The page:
Vocabulary Games

Suitable for 1:1 and small groups

See also Early Years First Call – Expressive Language

Playing vocabulary games in a small group is very useful because the children can model and reinforce the words for each other and the group activity gives plenty of repetition.

Introduction

Activities which use a physical item (object, picture, written word) will be easier than activities which just involve the spoken word. This can be a useful staging process in developing children’s skills.

Work from:

  1. Having the items present
  2. To seeing the items before the activity but not actually present for the activity (called “priming” – because they are more easily available having just been seen)
  3. To thinking and remembering words as part of the activity

Sorting

Use this activity to reinforce the names of items and the categories to which they belong. You can make it more interesting for younger children by hiding items around the room or by placing picture cards face down so the child does not know which one he has selected.

Odd One Out

Use a selection of items from one category and one item from another. Can the child spot the odd one out?
e.g. apple, sock, banana

Word Association Games: finding links

Picture pairse.g.sock/shoe:spade/bucket, sun/moon
Verb linkse.g.swims, drinksfish swims, boy swims, drink juice, drink water
Describing linkse.g.hothot water, hot day, hot sausage

Think a Link

The first person chooses an item and the next person chooses another item to go with it and so on. In the spoken word version of this game each player has to think of a suitable word. Ask the children to explain their link and decide as a group if the link is acceptable. Sometimes children give very bizarre reasons to connect things together!! e.g. hat, head, hair, brush, dog, cat, tree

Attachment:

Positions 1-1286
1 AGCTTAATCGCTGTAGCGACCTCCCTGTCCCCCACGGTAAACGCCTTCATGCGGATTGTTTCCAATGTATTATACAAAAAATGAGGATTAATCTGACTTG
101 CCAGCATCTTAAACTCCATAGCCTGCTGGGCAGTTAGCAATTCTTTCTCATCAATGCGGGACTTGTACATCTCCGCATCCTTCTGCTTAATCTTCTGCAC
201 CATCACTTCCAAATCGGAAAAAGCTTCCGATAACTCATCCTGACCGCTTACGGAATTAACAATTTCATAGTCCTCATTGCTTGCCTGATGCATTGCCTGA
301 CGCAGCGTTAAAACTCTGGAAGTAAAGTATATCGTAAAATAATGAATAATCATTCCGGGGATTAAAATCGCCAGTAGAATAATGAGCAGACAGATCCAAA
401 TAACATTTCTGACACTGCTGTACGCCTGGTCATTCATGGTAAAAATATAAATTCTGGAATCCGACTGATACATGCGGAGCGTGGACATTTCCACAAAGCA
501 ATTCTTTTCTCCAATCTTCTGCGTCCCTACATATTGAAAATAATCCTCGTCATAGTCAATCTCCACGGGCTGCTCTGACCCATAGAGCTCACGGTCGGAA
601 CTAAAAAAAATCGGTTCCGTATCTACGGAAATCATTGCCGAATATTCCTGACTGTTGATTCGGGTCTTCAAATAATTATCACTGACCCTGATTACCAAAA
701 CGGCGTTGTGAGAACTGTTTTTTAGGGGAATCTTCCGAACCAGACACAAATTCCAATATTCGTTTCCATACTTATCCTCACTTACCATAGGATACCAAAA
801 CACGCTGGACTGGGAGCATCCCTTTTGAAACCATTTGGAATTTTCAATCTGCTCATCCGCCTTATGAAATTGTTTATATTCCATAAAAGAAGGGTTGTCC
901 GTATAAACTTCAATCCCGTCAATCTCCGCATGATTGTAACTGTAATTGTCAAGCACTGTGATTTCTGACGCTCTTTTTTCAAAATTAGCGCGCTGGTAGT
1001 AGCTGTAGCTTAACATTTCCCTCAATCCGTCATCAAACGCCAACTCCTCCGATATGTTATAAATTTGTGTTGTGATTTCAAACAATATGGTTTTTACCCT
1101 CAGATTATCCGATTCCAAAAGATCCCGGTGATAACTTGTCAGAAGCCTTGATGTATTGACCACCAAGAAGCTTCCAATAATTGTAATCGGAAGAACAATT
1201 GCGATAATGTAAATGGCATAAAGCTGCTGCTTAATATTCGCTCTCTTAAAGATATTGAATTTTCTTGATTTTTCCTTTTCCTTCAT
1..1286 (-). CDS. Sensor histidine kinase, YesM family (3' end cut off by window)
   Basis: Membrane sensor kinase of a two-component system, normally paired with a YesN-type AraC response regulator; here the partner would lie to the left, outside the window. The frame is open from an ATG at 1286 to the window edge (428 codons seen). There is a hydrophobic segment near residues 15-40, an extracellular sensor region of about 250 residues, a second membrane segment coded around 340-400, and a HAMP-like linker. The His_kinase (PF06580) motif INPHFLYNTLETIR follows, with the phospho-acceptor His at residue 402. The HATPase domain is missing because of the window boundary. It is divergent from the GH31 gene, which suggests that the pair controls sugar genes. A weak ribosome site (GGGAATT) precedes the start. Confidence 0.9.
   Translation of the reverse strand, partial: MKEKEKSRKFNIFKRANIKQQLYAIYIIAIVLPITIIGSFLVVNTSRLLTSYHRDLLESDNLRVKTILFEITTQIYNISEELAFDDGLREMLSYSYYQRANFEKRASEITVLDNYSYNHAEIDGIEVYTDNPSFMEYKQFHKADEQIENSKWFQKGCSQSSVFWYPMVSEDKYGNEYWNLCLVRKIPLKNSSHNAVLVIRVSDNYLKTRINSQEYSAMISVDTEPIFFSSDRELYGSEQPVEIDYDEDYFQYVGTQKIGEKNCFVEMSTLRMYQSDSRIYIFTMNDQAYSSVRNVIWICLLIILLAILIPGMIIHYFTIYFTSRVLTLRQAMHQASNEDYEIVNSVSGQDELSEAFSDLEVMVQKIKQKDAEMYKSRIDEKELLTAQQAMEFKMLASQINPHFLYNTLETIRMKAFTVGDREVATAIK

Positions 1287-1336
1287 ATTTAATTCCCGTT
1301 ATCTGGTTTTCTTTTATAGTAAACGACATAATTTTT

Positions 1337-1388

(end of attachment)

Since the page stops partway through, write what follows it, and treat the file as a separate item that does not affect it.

Explain a Link

An extension of the game above. Prepare some pairs of items for the game.

Making Sentances

Player has to say a short sentence containing the target word. To help children develop flexibility several children could make up a sentence for the word. At the higher levels this could be used to explore words with double meanings.

Silly Sensible

The adult says a short sentence containing the target word. The child or group have to decide whether the sentence is acceptable – SENSIBLE or not – SILLY

To extend this activity, can the children sort out the silly sentences by changing words to make more sense? Again this activity can help children develop flexibility by seeing that a silly sentence can be corrected in more than one place.

e.g. I like to eat worms
Correction I like to eat toast
Correction I like to hold worms

Alphabet Names

Have a sheet with the alphabet listed. Take a category e.g. animals and then think of an animal for each letter of the alphabet. This can be really hard – so involve others – use the opportunity to send a child to another area to ask a teacher if she knows the item you are stuck with.

What Is Is?

Children listen to clues about the item they have to guess. Remember that this game is much easier when the items are physically present.

Give a Clue

Role reversal of the above. Young children find it impossible not to say the name of the item, but with practice, can learn to play this game. As a group you can work together to think about which clues work well and which are not very helpful.

e.g. target word: cat
clue: it says miaow
clue: it has a tail

Downloads

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Last updated: 21 October 2015

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